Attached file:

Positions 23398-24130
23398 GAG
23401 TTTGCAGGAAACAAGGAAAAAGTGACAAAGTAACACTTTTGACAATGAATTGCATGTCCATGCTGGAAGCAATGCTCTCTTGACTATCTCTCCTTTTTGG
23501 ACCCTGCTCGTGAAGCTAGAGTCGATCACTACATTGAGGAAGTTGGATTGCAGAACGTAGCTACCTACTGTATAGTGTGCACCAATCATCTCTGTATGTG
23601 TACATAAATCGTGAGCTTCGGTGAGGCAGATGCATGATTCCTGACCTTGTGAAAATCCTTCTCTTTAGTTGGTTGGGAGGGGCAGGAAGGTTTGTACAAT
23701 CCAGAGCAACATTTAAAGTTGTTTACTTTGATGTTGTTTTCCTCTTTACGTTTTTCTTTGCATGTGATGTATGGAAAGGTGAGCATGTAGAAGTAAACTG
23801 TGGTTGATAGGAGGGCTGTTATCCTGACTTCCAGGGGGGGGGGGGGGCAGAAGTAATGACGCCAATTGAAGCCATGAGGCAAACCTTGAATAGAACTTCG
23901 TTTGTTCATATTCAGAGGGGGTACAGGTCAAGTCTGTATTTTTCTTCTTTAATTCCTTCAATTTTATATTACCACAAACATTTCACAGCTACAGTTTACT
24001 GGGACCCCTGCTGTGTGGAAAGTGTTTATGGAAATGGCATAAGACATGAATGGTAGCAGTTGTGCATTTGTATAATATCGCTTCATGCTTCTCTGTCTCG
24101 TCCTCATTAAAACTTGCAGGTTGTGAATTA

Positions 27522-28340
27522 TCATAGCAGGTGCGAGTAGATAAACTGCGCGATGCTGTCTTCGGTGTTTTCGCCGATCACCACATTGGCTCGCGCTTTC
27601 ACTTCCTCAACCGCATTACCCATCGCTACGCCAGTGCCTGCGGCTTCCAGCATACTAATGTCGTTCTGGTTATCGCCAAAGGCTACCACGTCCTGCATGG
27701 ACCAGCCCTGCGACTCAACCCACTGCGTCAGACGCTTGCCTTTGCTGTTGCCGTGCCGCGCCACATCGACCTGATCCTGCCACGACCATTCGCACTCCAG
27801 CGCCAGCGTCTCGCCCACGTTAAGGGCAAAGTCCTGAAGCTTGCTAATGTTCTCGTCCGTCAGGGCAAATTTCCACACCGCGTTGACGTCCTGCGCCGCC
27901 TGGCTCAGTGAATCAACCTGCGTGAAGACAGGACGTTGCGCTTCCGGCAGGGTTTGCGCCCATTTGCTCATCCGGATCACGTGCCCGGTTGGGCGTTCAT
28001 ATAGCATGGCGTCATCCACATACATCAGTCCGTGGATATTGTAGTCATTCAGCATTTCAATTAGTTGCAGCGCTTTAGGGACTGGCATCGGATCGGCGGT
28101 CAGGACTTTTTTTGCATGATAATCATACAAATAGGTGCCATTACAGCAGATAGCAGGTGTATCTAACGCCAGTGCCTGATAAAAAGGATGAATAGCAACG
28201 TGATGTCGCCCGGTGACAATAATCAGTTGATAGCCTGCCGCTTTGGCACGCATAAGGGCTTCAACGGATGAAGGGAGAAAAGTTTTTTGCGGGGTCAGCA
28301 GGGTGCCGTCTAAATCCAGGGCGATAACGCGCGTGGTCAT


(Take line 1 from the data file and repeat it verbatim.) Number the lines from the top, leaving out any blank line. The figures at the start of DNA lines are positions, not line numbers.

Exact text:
Positions 23398-24130